The team should spend money this offseason in brining a first baseman and outfielder to the lineup. I don’t think the front office will overpay for a veteran who would overshadow the progress the young arms have made in the organization this past season.

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J.T. Realmuto will have another bargaining chip to bring to contract negotiations as an offseason that could lead to him being baseball’s highest-paid catcher began Sunday night with Realmuto becoming the first Phillies player since 2012 to win a Gold Glove award.

Realmuto won his first Gold Glove, besting San Diego’s Austin Hedges and St. Louis’ Yadier Molina to be named the National League’s top defensive catcher. He joins Bob Boone and Mike Lieberthal as the only Phillies catchers to win a Gold Glove. Bryce Harper (right field) and Aaron Nola (pitcher) did not win after being finalists at their positions. Cody Bellinger of the Dodgers beat out Harper while Zack Greinke, who started the season with Arizona before being traded to the American League’s Astros, topped Nola.
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Realmuto, according to metrics compiled by FanGraphs, was the most valuable defensive player this season at any position. He threw out a career-high 37 would-be base stealers, 15 more than any catcher and the most in franchise history since Darren Daulton threw out 40 in 1993. He had the fastest pop-time — the time it takes for a catcher to get the ball to second base — in the majors, and Baseball Prospectus ranked him as the fourth-best pitch framer among all catchers.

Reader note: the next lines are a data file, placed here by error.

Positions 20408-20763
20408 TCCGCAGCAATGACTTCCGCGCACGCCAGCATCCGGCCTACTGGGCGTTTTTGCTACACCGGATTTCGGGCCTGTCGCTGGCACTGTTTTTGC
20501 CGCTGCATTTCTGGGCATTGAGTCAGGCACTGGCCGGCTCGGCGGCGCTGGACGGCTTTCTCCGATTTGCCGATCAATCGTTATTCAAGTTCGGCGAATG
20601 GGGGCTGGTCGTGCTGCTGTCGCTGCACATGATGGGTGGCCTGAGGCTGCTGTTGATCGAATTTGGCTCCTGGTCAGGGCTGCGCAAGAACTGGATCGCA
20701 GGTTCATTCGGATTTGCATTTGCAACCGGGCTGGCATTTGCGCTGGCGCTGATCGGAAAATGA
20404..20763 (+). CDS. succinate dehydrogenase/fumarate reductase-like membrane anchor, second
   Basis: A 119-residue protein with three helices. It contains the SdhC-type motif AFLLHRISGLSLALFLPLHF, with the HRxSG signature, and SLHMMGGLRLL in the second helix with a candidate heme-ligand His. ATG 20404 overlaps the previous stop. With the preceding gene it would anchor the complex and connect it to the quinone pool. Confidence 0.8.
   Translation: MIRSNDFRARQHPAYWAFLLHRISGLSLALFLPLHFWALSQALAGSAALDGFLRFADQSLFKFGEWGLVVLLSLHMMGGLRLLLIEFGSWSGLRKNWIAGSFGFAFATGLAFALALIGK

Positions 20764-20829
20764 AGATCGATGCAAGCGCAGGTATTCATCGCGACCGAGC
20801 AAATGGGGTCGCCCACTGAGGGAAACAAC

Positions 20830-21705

The Phillies parted with Sixto Sanchez, then their top pitching prospect, to land Realmuto before the season. And now they’ll have to pay him. Realmuto, who turns 29 during spring training, is set to become a free agent after the 2020 season. General manager Matt Klentak said during the final month of the season that one of the team’s offseason goals was to “address his contract situation.” It will come down to finding the right number.

“I’m certainly not opposed to staying here,” Realmuto said after the season’s final game. “I love playing here in Philadelphia. I love the crowd. I love the fans. I love my team. So we’ll see how that goes in the offseason.”

Molina’s $20 million-per-year deal in St. Louis gives him the highest average-annual value for a catcher, while Buster Posey’s $167 million contract over nine years makes him the richest. Realmuto should be able to clear Molina’s $20 million, but surpassing Posey seems difficult. Posey was three years younger than Realmuto when he signed his deal. A possible deal could be about $110 million for five years.